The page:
Two senior cabinet ministers today mounted savage personal attacks on Scottish National Party leader Alex Salmond as Labour's campaign against the Nationalists intensified.
Home Secretary John Reid and Transport and Scottish Secretary Douglas Alexander mounted the onslaught at Labour's Scottish conference in Oban.
An ICM poll for the Sunday Telegraph today put support for Scottish independence at 52 per cent in Scotland.
And support for Scottish independence is running at 59 per cent among people living in England, the poll found.
The onslaught on Mr Salmond and his party by Dr Reid and Mr Alexander - both Scots who represent Scottish constituencies at Westminster - took the ferocity of Labour's campaign against the SNP to new levels in the run-up to next May's Holyrood elections.
And First Minister Jack McConnell said of the SNP leader: "He is a one-man band, a man from the past who has got very shaky judgment."
Dr Reid dismissed the SNP and their cause as "not fit for purpose" in the modern world and recalled that Mr Salmond had quit Holyrood in the early days of devolution to stay at Westminster.
Mr Salmond hopes to return to Holyrood in next May's elections but Dr Reid told the conference: "He opposed the idea of a devolved parliament for years, until it suited him.
"Then he stayed at Westminster for years, until it suited him. He didn't fight for the Parliament, he didn't build the Parliament, he didn't struggle to have it established and he did not even stay with the Parliament.
"He would like to run the Parliament now that it suits him. I tell you, Alex - dream on,"
And Douglas Alexander, 39, attacked Mr Salmond, 51, as "an old man in a hurry".
He recalled that Mr Salmond had repeatedly insisted he would not stand for the SNP leadership in 2004 only to change his mind.
"That is the only consistent thing about Alex Salmond - he always goes back on his word," said Mr Alexander. "His promises are cheap but his deeds would be costly for Scotland."
And in another mocking jibe he said of Mr Salmond, a keen follower of horse-racing: "He boasts he's an economist. Let's be honest - the biggest economic decision he has ever taken is how much to put on the 3.30 at Kempton Park."
In a wider assault on the SNP, Mr Alexander went on: "The Nationalists just don't get it. "While children throughout Europe are learning Cantonese, they want to re-enact Culloden."
Mr Alexander said Scottish people had rejected "separation" in 40 elections and told the conference in Oban, Argyll: "There is not one question we face whose answer is the break-up of Britain."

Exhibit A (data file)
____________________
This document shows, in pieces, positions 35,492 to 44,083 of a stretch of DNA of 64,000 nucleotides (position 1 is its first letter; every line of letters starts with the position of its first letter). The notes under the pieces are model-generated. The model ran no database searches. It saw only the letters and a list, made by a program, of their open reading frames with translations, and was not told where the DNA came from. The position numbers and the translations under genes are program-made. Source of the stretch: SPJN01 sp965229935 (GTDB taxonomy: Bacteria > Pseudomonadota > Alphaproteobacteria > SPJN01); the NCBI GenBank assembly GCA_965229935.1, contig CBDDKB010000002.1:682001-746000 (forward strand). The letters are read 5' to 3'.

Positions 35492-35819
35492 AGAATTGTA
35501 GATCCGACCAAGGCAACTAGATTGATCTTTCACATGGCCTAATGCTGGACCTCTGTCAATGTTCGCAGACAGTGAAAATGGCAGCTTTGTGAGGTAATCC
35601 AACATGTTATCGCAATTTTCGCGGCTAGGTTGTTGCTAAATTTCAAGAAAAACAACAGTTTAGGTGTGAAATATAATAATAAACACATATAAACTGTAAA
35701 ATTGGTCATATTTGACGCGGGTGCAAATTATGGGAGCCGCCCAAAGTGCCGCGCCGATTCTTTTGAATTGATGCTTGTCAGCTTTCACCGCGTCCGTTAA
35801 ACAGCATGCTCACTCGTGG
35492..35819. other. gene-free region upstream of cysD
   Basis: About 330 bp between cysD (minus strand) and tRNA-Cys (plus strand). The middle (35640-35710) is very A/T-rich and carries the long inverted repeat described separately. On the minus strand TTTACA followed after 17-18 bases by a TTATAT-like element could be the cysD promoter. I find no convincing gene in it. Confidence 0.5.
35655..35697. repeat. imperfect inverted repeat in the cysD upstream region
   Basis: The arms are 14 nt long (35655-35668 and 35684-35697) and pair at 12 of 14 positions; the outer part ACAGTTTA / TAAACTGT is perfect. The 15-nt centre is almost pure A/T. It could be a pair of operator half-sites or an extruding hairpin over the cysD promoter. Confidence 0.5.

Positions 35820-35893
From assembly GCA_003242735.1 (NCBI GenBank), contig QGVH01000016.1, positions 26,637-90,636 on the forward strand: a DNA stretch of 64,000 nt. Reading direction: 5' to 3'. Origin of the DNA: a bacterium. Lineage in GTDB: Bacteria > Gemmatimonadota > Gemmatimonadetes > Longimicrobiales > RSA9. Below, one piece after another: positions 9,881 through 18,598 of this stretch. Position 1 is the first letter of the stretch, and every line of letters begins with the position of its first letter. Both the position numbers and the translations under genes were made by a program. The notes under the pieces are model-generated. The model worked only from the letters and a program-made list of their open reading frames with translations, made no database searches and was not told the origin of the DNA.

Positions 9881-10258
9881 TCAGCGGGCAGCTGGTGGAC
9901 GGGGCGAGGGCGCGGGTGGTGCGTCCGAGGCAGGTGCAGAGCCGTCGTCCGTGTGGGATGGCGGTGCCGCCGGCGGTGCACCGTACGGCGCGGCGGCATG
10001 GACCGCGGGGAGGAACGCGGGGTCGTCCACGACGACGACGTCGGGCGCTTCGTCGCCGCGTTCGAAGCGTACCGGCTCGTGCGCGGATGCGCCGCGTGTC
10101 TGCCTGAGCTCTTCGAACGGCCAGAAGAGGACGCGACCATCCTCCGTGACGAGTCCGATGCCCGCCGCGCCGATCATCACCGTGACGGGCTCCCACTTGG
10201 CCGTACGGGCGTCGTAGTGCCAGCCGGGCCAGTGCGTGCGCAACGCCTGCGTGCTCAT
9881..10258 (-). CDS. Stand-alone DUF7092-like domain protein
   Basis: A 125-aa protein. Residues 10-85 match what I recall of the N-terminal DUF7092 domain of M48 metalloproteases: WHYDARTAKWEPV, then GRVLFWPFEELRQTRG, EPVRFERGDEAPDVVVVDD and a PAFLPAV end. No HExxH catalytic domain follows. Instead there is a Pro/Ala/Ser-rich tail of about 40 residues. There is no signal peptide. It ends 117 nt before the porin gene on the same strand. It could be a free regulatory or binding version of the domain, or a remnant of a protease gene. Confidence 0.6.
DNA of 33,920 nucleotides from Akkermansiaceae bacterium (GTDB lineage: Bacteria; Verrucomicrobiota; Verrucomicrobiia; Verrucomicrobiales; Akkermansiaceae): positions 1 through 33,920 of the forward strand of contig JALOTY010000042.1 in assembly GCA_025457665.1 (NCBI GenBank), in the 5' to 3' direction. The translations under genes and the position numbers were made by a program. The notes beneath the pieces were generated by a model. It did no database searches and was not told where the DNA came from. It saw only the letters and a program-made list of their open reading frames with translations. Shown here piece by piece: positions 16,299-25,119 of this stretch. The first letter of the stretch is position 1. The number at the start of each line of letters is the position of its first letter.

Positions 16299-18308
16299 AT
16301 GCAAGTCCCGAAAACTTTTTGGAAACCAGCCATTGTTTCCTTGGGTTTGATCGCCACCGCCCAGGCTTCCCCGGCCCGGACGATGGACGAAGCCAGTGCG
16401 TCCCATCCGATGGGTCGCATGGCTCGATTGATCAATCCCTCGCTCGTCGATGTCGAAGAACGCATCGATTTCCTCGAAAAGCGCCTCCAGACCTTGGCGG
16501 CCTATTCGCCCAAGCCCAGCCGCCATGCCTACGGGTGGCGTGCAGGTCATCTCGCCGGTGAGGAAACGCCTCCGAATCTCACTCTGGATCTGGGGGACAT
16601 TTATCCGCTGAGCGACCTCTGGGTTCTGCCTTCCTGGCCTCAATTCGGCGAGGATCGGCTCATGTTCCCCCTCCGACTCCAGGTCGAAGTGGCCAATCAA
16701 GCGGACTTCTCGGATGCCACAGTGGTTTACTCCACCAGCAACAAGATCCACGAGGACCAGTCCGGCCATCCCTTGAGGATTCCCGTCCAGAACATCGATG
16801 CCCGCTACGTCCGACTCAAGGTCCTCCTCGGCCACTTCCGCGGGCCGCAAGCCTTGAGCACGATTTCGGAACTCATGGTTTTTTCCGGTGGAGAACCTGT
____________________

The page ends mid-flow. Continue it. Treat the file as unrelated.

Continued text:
Acknowledging voter unease over Iraq he said: "If the question is the rights and wrongs of the action in Iraq, the answer is not Scottish independence.
"If the problem is stability in the Middle East, a border between Scotland and England is not the solution."
John Reid delivered a wider-ranging assault, attacking the SNP on a range of fronts.
He recalled previous SNP advances, all of which ended in reverses, and told the conference: "When I hear the polls and the pollsters and the pundits tell us there is an unstoppable, inexorable march to separation, I say we've heard it all before.
"That will not demoralise us, it will spur us to greater activity." He said of the SNP: "When they're up, they're smug. When they're down, they are very sour indeed."
Dr Reid said that for the first time in history, nearly half of all Scots had relatives from England. And separation would mean "hundreds of thousands" of children and grandchildren being forced to choose which passport to hold, he said.
Dr Reid went on to argue that "narrow nationalism" was helpless against the great issues of the age. "The environment doesn't respect border guards," he told the conference. Organised crime won't stop at Carlisle. The idea that illegal immigrants undaunted by crossing the Atlantic will be too frightened to cross the River Tweed ...
"And terrorists who refuse to distinguish between civilians and combatants or between adults and children or between Christians and Muslims - do the SNP think they are really going to make any difference in distinguishing between Scots and English victims when it comes to their attacks?
"Faced with challenges like these, the Nationalists always retreat into a silo of separation. To use a phrase, they aren't fit for purpose to face the challenges of the modern world."Reuse content